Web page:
FO: Do you think it is possible for this issue to lead to combat between two NATO allies?
Dr. Şenses: Of course, look at how this happened in Cyprus. In one week combat began, at the end of the week, Turkish ships were seen at Yavuz beach. It is very simple. War is a continuation of politics, it is an instrument. We can’t disregard this. What is important is not chauvinist approaches but forming your arguments while being conscious of the risk of war. Being smart, yes war is a bad thing but you have to make your risk management accordingly. Ever since the Bern Accords, the disagreements in the Aegean have been frozen by the consent of both parties. These issues are susceptible to what I call ‘political sublimation’. Political sublimation means issues heat up very quickly; they go from frozen to gas without becoming liquid and explode in a very short time. We have to accept that the parties have enmity towards each other. So it is important to take this as normal and recognize that the Aegean is open to political sublimation, as what happened in the Kardak incident and Cyprus. It is ready to explode all of a sudden. You can’t back down easily and these incidents have political repercussions, especially for the loser. After the 1974 Kıbrıs Barış Harekatı, (Cyprus Peace Operation, known in Greece as the Turkish Invasion of Cyprus) the Junta fell. If the Greeks won they could still be under a junta or some dictator. No one ignores political consequences. All in they said, but they themselves lost.
FO: The Aegean is still a flashpoint and the tensions are rising. This is another question from our Greek writer. Is there anything the Turkish side and its armed forces could do to ease these tensions?
Dr. Şenses: We told them repeatedly that we could share this gas. Our hand is always in the air, they can shake it whenever they please. We know war is bad but if we give up on that gas we will go down in history. Anybody who gives up on the gas (on the Turkish side) will be remembered negatively for generations. The precedent on continental shelves, international law, and ICJ rulings all show that we are right. So we say let’s make an accord, and they won’t even speak with us. As another example, there is a state in existence since 1983 called the TRNC, which they don’t have to recognize the state, just talk to them clandestinely. They recently came together in Berlin, and we say let’s make a deal but they want to end the guarantor status of Turkey in Cyprus. Why? Does that mean they will keep killing there? Let’s both have guarantees. If not, there will be big question marks. Both sides have very little trust for each other. They don’t get along. They ignore us but we are here. Them ignoring us is bad for them as they create incomplete and faulty strategies. The most crucial aspect of strategy is the situation, they misread the situation, they ignore us. Tell your friend that Dr. Şenses advises you to not make incomplete strategies and account for us too. I would advise them to take the Turkish position into more serious consideration. We are ready to make a deal.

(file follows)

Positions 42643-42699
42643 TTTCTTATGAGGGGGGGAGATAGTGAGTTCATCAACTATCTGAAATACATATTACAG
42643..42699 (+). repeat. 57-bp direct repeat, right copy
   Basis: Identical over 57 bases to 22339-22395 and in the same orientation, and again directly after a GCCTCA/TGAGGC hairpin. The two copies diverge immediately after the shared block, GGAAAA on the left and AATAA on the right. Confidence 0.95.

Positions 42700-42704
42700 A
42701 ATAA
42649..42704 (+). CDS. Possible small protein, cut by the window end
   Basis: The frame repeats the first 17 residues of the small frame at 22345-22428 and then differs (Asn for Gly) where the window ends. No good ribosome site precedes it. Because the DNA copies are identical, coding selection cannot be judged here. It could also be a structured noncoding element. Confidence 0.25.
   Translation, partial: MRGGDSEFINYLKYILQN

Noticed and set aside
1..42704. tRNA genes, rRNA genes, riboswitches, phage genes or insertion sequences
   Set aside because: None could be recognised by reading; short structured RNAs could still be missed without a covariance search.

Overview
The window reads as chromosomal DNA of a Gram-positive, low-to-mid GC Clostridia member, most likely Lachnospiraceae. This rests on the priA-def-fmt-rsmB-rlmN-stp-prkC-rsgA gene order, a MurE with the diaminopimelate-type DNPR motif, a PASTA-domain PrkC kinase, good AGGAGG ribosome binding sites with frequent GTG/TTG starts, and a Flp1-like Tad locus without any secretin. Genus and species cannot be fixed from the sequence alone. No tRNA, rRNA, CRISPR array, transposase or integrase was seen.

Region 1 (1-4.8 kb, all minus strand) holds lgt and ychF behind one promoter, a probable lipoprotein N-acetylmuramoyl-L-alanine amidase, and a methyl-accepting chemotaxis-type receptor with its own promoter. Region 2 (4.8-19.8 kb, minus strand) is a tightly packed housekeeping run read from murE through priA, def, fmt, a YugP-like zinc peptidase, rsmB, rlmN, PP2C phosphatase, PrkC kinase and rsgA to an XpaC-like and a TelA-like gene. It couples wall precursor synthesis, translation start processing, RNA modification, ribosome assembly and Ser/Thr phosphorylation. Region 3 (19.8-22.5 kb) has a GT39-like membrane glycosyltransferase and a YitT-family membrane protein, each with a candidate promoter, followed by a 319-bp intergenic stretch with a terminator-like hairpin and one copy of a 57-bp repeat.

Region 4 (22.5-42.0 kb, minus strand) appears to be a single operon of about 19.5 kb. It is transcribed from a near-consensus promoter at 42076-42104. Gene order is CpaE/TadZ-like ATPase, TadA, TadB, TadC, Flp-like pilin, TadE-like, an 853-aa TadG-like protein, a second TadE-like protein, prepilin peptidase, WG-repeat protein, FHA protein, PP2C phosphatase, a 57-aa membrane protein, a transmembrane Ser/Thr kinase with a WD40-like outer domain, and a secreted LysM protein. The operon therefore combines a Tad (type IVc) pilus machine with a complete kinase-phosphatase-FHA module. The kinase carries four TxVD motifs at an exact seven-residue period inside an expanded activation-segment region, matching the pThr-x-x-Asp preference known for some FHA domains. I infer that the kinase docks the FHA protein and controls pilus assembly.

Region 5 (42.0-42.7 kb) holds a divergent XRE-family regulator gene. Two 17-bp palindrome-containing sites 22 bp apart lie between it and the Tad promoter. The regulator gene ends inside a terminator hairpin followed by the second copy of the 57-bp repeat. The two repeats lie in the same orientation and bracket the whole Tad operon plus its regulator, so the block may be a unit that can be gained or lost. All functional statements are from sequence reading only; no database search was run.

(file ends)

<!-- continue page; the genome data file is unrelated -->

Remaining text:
Edited by Gracie Webb